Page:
Vanderbilt boot camps boost workforce talent to meet influx of tech jobs
Tech jobs have increased by thousands in middle Tennessee as companies including Amazon, AllianceBernstein, Oracle and EY announced Nashville hubs in the last five years. The Nashville metropolitan area ranks third in nationwide tech job growth over the last decade, following only San Francisco and Silicon Valley, according to NTC and Cushman & Wakefield.
“Nashville is home to a sizable tech ecosystem that’s exploding,” said Philippe Fauchet, dean of the School of Engineering. “The city has a constant stream of tech companies moving to Nashville and our well-known health care and music companies are expanding their tech talent base.”
Fauchet says universities play an important role in building a workforce for such innovative ecosystems. “The global demand for data analytics, the internet of things, and artificial intelligence will fall short of filling positions. For this reason, tech companies need a reliable talent source; access to top research universities gives companies a competitive edge in tech hiring.”
In addition to supplying tech companies with top notch engineering and computer science graduates, the Vanderbilt School of Engineering teamed with the Owen Graduate School of Management and with Trilogy Education Services to accelerate the tech workforce through boot camps in coding, data analytics, cybersecurity and digital marketing. Tech tracks for boot camp alumni launching in the fall include cloud computing, advanced front-end development and advanced back-end development.
Upskilling the workforce or addressing employees’ skill gaps on an accelerated timeline is the focus of tech boot camps. Since Vanderbilt’s part-time, 24-week boot camps launched in 2019, 634 adult learners have graduated and earned certificates. Another 283 students are currently enrolled. Of all students enrolled and graduated, nearly one-third are women, about 40% are 26-35 years old, and almost two-thirds are non-white. And graduates have been hired by more than 100 companies, including Cigna, Nissan and Bridgestone.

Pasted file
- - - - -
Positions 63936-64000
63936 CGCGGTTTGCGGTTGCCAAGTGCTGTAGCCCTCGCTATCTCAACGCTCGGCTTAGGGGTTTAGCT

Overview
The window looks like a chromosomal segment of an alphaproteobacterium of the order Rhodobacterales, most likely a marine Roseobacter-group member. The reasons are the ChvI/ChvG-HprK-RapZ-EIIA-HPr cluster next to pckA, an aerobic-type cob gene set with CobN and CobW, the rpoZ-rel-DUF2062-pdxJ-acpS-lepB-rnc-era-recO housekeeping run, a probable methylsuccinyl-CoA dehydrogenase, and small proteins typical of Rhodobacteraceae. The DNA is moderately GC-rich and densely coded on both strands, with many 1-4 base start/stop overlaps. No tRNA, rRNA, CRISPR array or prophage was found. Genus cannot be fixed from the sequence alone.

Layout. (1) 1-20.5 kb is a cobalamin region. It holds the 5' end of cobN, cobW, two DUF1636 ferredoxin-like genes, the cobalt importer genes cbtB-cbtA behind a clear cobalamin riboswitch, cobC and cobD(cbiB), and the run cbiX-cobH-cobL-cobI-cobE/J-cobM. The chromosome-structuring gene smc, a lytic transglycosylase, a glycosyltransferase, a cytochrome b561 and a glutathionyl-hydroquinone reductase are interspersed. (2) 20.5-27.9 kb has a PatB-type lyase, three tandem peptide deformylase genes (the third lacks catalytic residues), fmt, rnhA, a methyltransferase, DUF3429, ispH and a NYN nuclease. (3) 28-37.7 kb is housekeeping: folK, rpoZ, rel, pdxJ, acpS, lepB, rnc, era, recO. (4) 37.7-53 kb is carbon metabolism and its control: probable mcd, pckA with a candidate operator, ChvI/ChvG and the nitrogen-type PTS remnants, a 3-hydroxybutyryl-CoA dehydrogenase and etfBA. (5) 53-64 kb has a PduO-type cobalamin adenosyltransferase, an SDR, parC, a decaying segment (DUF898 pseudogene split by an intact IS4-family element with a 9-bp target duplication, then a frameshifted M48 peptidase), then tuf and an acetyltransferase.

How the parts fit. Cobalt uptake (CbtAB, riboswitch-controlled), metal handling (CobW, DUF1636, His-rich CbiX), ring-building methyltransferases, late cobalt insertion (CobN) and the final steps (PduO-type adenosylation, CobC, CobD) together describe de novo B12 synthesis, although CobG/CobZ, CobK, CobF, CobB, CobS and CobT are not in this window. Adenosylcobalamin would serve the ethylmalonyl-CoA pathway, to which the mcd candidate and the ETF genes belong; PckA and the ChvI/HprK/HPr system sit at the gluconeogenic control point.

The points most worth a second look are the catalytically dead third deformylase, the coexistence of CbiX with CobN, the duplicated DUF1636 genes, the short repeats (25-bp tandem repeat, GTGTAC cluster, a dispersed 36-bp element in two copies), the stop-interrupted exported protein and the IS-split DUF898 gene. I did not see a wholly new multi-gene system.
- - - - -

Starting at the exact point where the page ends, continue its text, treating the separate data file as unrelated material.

The average salary increase for certificate earners is $15,920. One data analytics graduate more than doubled that figure. “I chose to attend so I could make a career change from sales into data. Now I’ve found a perfect role that combines the two. The program enabled me to earn a $40,000 increase in my annual base salary within five weeks of our final,” said Charles Glover.
Students have access to career-planning assistance like coaching, resume support and technical interview training. “I found the curriculum, instructional staff and career services personnel to be outstanding,” said Tim Edwards. “Without this program, I am confident it would have taken me much longer to gain the knowledge and experience necessary to move into a profitable new career in development.”
Tyler Porter has an undergraduate degree from Vanderbilt and was curious about boot camps. “When employers hear that you work full time, you’ve been spending 20 to 25 hours per week studying web development and the curriculum is supported by Vanderbilt, you grab their attention. Even with only six months of study, I found a great job within months of applying,” he said. Tyler said mentor support and encouragement also set him ahead in app development job searches.
“Our boot camps provide rigorous training with career and professional development opportunities and offer a terrific experience and value for both our boot camp graduates and our employers,” said Fauchet.
Contact: Brenda Ellis, 615 343-6314